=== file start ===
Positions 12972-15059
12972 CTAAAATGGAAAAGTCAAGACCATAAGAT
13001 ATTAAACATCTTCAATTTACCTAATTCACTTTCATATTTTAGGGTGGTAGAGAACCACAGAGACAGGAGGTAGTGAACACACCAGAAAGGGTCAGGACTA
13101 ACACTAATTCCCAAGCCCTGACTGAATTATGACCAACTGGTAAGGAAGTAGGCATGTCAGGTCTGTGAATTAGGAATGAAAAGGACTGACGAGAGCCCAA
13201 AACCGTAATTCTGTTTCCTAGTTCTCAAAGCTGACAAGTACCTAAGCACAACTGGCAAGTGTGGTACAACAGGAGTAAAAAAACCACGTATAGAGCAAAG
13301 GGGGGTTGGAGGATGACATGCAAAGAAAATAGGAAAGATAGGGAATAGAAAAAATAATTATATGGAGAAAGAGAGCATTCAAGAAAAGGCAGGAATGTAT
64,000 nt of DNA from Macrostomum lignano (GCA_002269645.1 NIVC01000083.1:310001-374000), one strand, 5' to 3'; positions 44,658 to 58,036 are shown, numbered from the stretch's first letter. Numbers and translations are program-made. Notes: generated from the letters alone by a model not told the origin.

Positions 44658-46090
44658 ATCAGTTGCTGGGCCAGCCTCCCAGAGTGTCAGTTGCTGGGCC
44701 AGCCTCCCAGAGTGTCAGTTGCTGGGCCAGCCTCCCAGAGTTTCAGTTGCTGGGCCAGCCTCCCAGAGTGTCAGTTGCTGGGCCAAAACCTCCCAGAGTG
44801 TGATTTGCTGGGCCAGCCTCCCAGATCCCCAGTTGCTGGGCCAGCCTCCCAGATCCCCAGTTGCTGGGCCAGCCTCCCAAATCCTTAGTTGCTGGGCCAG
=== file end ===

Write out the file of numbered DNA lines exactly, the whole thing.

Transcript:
Positions 12972-15059
12972 CTAAAATGGAAAAGTCAAGACCATAAGAT
13001 ATTAAACATCTTCAATTTACCTAATTCACTTTCATATTTTAGGGTGGTAGAGAACCACAGAGACAGGAGGTAGTGAACACACCAGAAAGGGTCAGGACTA
13101 ACACTAATTCCCAAGCCCTGACTGAATTATGACCAACTGGTAAGGAAGTAGGCATGTCAGGTCTGTGAATTAGGAATGAAAAGGACTGACGAGAGCCCAA
13201 AACCGTAATTCTGTTTCCTAGTTCTCAAAGCTGACAAGTACCTAAGCACAACTGGCAAGTGTGGTACAACAGGAGTAAAAAAACCACGTATAGAGCAAAG
13301 GGGGGTTGGAGGATGACATGCAAAGAAAATAGGAAAGATAGGGAATAGAAAAAATAATTATATGGAGAAAGAGAGCATTCAAGAAAAGGCAGGAATGTAT
64,000 nt of DNA from Macrostomum lignano (GCA_002269645.1 NIVC01000083.1:310001-374000), one strand, 5' to 3'; positions 44,658 to 58,036 are shown, numbered from the stretch's first letter. Numbers and translations are program-made. Notes: generated from the letters alone by a model not told the origin.

Positions 44658-46090
44658 ATCAGTTGCTGGGCCAGCCTCCCAGAGTGTCAGTTGCTGGGCC
44701 AGCCTCCCAGAGTGTCAGTTGCTGGGCCAGCCTCCCAGAGTTTCAGTTGCTGGGCCAGCCTCCCAGAGTGTCAGTTGCTGGGCCAAAACCTCCCAGAGTG
44801 TGATTTGCTGGGCCAGCCTCCCAGATCCCCAGTTGCTGGGCCAGCCTCCCAGATCCCCAGTTGCTGGGCCAGCCTCCCAAATCCTTAGTTGCTGGGCCAG